21. Temperley D. 8—Computational Models of Music Cognition. In: Deutsch DBT-TP of M ( Third E, editor. Academic Press; 2013. pp. 327–368. https://doi.org/10.1016/B978-0-12-381460-9.00008-0

22. Rohrmeier M, Rebuschat P. Implicit Learning and Acquisition of Music. Top Cogn Sci. 2012;4: 525–553. doi: 10.1111/j.1756-8765.2012.01223.x 23060126

23. Dubnov S. Information Dynamics and Aspects of Musical Perception. The Structure of Style, ISBN 978-3-642-12336-8. Springer-Verlag Berlin Heidelberg, 2010, p. 127. 2010. doi: 10.1007/978-3-642-12337-5_7

24. Wang W. Machine Audition: Principles, Algorithms and Systems: Principles, Algorithms and Systems. Information Science Reference; 2010.

25. Servan-Schreiber E, Anderson JR. Learning Artificial Grammars With Competitive Chunking. J Exp Psychol Learn Mem Cogn. 1990;16: 592–608. doi: 10.1037/0278-7393.16.4.592

26. Perruchet P, Vinter A. PARSER: A Model for Word Segmentation. J Mem Lang. 1998;39: 246–263. https://doi.org/10.1006/jmla.1998.2576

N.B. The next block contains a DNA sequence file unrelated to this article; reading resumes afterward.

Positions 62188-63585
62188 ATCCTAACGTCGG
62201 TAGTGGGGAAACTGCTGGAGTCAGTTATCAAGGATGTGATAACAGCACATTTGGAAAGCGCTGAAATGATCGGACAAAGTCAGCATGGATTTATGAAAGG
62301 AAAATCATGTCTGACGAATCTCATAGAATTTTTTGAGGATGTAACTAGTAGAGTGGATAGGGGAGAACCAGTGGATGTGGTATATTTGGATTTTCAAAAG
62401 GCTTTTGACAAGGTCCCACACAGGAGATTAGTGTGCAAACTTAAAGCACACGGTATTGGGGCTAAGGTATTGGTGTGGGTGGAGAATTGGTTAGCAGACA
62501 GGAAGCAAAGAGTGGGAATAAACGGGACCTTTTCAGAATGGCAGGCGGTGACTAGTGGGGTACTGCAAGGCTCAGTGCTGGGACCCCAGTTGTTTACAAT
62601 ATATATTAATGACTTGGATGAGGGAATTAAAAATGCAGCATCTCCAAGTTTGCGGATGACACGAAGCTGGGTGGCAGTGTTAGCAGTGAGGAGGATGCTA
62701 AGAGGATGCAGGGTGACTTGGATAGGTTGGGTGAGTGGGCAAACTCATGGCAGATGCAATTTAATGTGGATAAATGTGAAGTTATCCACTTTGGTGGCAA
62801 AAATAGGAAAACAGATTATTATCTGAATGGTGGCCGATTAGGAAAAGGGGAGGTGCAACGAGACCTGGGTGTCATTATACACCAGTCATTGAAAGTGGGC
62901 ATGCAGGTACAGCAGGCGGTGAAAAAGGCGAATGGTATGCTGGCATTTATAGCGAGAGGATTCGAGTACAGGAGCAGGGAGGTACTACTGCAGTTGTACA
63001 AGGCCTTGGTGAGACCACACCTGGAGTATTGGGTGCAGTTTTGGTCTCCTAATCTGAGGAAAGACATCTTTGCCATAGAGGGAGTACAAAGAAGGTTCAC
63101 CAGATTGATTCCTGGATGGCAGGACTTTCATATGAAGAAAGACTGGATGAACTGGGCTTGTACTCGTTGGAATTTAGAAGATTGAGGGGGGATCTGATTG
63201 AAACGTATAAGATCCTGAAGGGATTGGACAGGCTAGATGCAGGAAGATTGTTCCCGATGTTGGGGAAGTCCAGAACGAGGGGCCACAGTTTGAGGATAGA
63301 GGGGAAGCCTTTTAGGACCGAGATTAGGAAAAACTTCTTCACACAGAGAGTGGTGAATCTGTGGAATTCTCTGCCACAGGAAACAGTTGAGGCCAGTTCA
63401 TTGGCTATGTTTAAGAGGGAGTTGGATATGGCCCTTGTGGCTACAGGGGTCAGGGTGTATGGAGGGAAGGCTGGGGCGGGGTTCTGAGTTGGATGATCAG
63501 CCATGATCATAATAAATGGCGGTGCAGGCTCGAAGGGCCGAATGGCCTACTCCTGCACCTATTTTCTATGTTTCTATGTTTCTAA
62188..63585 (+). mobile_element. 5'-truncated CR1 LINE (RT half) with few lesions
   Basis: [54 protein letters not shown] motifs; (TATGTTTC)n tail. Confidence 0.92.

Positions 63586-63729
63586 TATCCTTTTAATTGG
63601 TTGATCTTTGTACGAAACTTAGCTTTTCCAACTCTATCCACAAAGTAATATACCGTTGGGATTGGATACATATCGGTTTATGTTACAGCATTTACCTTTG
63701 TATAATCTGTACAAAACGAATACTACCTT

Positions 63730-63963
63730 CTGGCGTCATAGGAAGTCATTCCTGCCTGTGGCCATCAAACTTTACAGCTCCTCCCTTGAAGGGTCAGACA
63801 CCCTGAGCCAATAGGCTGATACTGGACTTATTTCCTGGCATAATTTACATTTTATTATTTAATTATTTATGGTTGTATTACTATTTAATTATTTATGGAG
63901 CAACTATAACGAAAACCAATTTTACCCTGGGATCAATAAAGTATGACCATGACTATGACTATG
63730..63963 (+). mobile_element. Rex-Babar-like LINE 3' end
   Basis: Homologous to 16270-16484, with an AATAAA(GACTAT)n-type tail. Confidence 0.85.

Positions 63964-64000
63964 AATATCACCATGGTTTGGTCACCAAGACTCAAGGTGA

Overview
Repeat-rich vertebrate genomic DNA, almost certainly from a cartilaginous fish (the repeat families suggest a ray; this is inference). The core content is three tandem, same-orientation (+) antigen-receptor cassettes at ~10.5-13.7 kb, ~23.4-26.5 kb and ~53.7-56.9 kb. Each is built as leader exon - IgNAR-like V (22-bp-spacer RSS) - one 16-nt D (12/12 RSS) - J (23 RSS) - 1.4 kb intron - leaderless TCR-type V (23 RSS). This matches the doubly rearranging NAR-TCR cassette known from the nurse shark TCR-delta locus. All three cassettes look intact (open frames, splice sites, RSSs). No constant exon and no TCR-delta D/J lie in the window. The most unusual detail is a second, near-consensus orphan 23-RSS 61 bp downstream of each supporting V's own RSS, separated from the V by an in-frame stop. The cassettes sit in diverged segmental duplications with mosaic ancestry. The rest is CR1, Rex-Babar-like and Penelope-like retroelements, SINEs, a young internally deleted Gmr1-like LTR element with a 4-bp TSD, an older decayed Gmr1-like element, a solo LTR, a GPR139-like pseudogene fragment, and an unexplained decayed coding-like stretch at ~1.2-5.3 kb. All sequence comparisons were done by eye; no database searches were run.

27. Pearce MT, Wiggins GA. Auditory Expectation: The Information Dynamics of Music Perception and Cognition. Top Cogn Sci. 2012;4: 625–652. doi: 10.1111/j.1756-8765.2012.01214.x 22847872

28. Pearce M, Wiggins G. Improved Methods for Statistical Modelling of Monophonic Music. J New Music Res. 2004;33: 367–385. doi: 10.1080/0929821052000343840

29. Daikoku T, Yatomi Y, Yumoto M. Pitch-class distribution modulates the statistical learning of atonal chord sequences. Brain Cogn. 2016;108. doi: 10.1016/j.bandc.2016.06.008 27429093

30. Agres K, Abdallah S, Pearce M. Information-Theoretic Properties of Auditory Sequences Dynamically Influence Expectation and Memory. Cogn Sci. 2018;42: 43–76. doi: 10.1111/cogs.12477 28121017

31. Shannon CE. A Mathematical Theory of Communication. Bell Syst Tech J. 1948;27: 623–656.